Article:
A conversation on the future of I-81 on the Campbell Conversations

Mar 23, 2019

The decision about the future of Interstate 81 in downtown Syracuse still looms over the region. Called the most important decsion for the city in a generation, the public is largely split on what should replace the elevated portion of highway that runs through the city. Many in the city favor a community grid, which would route trhough traffic around the city via Interstate 481, while many outside the city prefer to see the highway stay where it is. 

This week, Grant Reeher begins the first of a two part discussion exploring the different views of the future of 81, with two advocates in favor of the community grid option, State Assemblywoman Pam Hunter (D-Syracuse) and urban developer Bob Doucette. 

Note: A program with two advocates against the community grid aired in early April and can be found here.
 

Interview highlights

Reeher: Assemblywoman, let me start with you, and I have just the most basic of questions. … Even though I think most of our listeners probably know what the grid option is, let’s just start with that. So, can you give me just a brief, thumbnail sketch? What is the grid option?

Hunter: The grid option is the future. That’s what I’m telling everyone that I’m speaking with. It’s a new way for our future to be able to move around more easily and have less of a carbon footprint to be able to connect neighborhoods and communities in the county in ways that we’ve never been able to do before.

Reeher: And so, Bob, to follow up on that, what specifically, though, in terms of the nuts and bolts, is the grid option?

Doucette: It’s really quite simple. The highway, the overhead, the viaduct will come down, and the street grid, which was there before and operated extremely well, will be reconstituted. And as Assemblyman Hunter suggested, this will enable us to reconnect neighborhoods that were cut off. It will give us different options for getting from one place to the other and, in the end, will make everything a lot more efficient in terms of traffic. And it will provide a much more livable environment for the people who live near that monstrosity that is existing right there now.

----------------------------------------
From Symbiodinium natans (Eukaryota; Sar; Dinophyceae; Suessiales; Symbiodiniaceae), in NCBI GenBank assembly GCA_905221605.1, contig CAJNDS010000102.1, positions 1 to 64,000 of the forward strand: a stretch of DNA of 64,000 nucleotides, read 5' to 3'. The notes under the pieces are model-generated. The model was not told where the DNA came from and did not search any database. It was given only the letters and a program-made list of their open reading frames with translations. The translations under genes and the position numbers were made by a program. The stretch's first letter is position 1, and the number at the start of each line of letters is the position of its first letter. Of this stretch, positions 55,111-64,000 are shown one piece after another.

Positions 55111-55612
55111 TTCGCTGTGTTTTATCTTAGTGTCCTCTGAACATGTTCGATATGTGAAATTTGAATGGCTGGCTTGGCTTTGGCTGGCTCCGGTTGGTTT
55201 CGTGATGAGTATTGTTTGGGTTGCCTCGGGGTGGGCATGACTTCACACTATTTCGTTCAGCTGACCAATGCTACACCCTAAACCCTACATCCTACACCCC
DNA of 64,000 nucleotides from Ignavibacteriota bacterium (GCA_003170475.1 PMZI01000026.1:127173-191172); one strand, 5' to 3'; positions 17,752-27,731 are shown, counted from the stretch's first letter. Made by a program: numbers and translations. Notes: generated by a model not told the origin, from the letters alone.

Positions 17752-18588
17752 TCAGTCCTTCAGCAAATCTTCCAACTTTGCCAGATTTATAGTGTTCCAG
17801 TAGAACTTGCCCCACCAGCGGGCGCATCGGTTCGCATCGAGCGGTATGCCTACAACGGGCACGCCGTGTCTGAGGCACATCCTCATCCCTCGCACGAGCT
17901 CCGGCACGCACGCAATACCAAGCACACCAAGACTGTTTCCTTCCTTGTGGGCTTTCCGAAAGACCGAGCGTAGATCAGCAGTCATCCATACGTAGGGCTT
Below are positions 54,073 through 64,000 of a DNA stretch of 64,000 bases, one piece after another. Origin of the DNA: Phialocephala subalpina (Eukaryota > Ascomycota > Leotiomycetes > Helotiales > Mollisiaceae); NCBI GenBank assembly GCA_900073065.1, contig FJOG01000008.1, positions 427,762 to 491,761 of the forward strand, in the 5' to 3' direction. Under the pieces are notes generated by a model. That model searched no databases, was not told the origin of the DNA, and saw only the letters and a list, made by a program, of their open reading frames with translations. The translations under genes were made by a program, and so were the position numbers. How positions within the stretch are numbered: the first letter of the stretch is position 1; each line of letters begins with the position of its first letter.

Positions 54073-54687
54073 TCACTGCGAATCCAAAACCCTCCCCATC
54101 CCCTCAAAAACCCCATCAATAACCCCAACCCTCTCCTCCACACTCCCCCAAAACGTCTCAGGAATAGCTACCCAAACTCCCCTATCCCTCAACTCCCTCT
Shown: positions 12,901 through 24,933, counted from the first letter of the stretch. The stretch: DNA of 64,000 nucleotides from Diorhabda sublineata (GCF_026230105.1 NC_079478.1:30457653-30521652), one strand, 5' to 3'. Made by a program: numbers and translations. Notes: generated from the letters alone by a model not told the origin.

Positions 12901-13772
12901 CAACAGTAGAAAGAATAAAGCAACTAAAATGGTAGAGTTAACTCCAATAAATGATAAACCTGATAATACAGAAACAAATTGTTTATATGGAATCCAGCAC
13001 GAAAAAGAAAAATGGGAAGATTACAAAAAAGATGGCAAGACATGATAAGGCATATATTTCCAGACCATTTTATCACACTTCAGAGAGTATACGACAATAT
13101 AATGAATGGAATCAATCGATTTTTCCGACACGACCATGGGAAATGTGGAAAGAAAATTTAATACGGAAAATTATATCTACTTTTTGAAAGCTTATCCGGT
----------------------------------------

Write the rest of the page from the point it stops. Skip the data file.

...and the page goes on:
Reeher: On the ground then, … the boulevard or whatever it is that we’re going to call this that’s going to essentially replace the elevated highway, what is that going to look like? Give me some comparison to something else where I can say, “It’s going to be like this avenue.”

Doucette: For those familiar with Syracuse, you can just go one street over and look at State Street, and that’s pretty much what you’re going to get. … It’s two roads divided by a median, and that’s basically it. I’ve heard it being compared by some of the opponents of this as an Erie Boulevard, which could not be further from the truth. It’s not anything like Erie Boulevard. It’s an urban street that handles, in terms of traffic counts, relatively few cars every day. We have more cars on Salina Street than will probably be in this road, or just as many, practically. The DOT [Department of Transportation] has studied this, and they’re the ones who’ve concluded that the streets have their underutilized capacity and can easily handle the traffic that’s going to be on these streets.

Reeher: Let’s just think about, in terms of creating the finished product, whether it’s the grid, whether it’s rebuilding the elevated highway or whether it’s some kind of hybrid tunnel option, which one of those in terms of making it do you think would be most disruptive to the status quo? … Which is the easiest one in the sense of the disruption that’s going to go on during those four, five or maybe longer years that this is going to go on?